Coptic Christian rights defender held, tortured on terror charges in Egypt, UN experts say


Human rights experts have called upon Egypt to end the arbitrary detention and ill-treatment of Ramy Kamel, a human rights defender of the country’s Coptic Christian minority and had documented attacks on Coptic churches, who was arrested, questioned and allegedly tortured on November 04 and November 23.

Both arrests coincided with Mr Kamel’s application for a Swiss visa so he could speak at the UN Forum on Minority Issues in Geneva on November 28 and 29. He has interacted with UN human rights mechanisms in the past, particularly regarding the forced displacement of Coptic Christians.

He is currently in pre-trial detention in the Tora Prison in Cairo on reported charges of membership of a terrorist organisation and the use of social media to spread “false news threatening public order”, although neither he nor his lawyers has seen documentation relating to the charges.

“Mr. Kamel’s alleged arbitrary detention and torture fall into a pattern of raids, arrests and travel bans against human rights defenders, journalists, dissidents and their family members. Individuals who have cooperated or tried to cooperate with UN human rights mechanisms have been repeatedly the target of reprisals,” the UN human rights experts said.

“We also deeply regret that once again counter-terrorism legislation is being used in Egypt to target human rights defenders with the purpose of quashing their advocacy and suppressing any expression of dissent,” the experts added.

The experts also raised serious concerns about Mr. Kamel’s treatment after special forces officers broke into his home at 01.45 on 23 November, without an arrest warrant, confiscated personal documents, a laptop, camera and mobile phone, and took him to an unknown location.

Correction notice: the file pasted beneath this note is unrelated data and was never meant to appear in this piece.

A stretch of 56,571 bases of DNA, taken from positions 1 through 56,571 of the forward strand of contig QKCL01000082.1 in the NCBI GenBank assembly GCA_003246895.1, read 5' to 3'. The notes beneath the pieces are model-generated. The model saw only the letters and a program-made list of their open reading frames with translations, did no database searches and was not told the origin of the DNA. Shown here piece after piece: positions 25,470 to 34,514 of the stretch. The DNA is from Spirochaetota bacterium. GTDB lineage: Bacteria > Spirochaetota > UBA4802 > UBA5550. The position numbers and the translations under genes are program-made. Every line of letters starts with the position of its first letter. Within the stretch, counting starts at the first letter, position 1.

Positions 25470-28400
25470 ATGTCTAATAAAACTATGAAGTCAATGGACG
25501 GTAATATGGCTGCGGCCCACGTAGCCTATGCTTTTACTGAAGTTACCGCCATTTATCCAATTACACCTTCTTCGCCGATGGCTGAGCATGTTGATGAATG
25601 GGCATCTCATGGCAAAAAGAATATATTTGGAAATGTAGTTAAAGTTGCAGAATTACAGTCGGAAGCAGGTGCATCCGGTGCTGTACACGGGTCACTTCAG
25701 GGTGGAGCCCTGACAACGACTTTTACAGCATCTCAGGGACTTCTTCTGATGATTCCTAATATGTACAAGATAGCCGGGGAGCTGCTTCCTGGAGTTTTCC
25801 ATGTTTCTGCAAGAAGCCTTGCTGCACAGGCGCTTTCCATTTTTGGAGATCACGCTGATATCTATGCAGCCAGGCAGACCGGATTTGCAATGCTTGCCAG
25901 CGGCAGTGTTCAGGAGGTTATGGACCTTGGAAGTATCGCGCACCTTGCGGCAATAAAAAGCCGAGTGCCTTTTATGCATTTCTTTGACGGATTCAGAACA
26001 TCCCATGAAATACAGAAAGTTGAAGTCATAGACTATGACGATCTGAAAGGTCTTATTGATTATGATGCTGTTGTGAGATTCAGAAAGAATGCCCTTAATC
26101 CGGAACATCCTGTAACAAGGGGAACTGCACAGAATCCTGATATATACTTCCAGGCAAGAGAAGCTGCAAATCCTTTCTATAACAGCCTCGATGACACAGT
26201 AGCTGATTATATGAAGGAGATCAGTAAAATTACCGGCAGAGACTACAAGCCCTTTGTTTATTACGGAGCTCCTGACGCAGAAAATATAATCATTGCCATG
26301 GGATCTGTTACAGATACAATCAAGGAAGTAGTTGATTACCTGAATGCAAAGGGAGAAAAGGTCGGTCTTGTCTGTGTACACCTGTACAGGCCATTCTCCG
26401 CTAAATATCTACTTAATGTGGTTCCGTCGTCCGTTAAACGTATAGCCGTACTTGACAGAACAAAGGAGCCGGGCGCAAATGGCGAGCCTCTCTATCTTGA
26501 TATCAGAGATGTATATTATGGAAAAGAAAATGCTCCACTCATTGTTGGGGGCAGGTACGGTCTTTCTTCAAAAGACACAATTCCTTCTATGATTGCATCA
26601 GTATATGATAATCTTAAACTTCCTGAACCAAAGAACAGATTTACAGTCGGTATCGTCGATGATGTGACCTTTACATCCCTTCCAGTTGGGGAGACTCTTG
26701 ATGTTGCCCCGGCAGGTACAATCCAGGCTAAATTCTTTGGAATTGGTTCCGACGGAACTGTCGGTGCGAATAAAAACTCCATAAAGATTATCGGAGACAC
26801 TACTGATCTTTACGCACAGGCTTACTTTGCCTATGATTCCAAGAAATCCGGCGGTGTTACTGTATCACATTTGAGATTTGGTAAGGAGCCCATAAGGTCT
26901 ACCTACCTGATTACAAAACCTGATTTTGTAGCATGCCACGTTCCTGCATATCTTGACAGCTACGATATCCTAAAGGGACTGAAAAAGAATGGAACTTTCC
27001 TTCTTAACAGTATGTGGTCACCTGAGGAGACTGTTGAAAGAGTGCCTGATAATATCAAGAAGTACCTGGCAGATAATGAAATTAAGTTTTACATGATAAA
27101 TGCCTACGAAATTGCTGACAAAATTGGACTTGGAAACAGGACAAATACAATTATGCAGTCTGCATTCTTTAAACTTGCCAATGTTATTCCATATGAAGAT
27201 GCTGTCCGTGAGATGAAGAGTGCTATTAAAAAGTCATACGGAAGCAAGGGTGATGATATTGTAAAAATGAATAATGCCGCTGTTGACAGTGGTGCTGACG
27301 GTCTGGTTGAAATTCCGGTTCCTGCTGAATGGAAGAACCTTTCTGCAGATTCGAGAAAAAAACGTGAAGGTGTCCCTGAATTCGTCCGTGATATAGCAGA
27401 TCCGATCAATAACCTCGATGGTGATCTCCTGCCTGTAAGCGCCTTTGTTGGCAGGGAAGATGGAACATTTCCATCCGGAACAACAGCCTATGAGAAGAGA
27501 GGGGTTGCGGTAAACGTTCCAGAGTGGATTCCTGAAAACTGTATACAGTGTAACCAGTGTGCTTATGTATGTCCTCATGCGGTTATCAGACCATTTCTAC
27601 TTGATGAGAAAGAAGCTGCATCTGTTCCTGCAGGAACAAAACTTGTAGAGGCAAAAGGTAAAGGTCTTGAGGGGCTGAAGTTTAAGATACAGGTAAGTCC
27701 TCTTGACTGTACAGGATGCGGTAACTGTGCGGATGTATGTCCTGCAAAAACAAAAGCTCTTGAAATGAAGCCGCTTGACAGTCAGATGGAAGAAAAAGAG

He was allegedly beaten to coerce him into disclosing the passwords for his electronic devices, deprived of asthma and blood pressure medication, and not able to contact his family or lawyers until the following day.

“If these allegations are true, they would constitute not only violations of Mr Kamel’s right to health, liberty and privacy, but also acts of torture. The treatment that he is being subjected to cannot be justified under any circumstance,” said the experts.

“We urge the authorities to comply with their obligations under international law to provide effective remedies to victims. Egypt must immediately free Mr. Kamel, lift all charges against him, and conduct effective investigations to ensure that those responsible for the violations, including any act of torture, or other cruel, inhuman or degrading treatment or punishment, are prosecuted and punished.”

Since September 2019, more than 3,000 people have been arbitrarily arrested in nationwide crackdowns, including academics, lawyers, media representatives and prominent opposition leaders. Torture in detention continues to be reported, and peaceful critics of the Government are widely prosecuted under security and counter-terrorism laws.

The experts have been in contact with the government of Egypt to clarify the issues in question. (Source: OHCHR)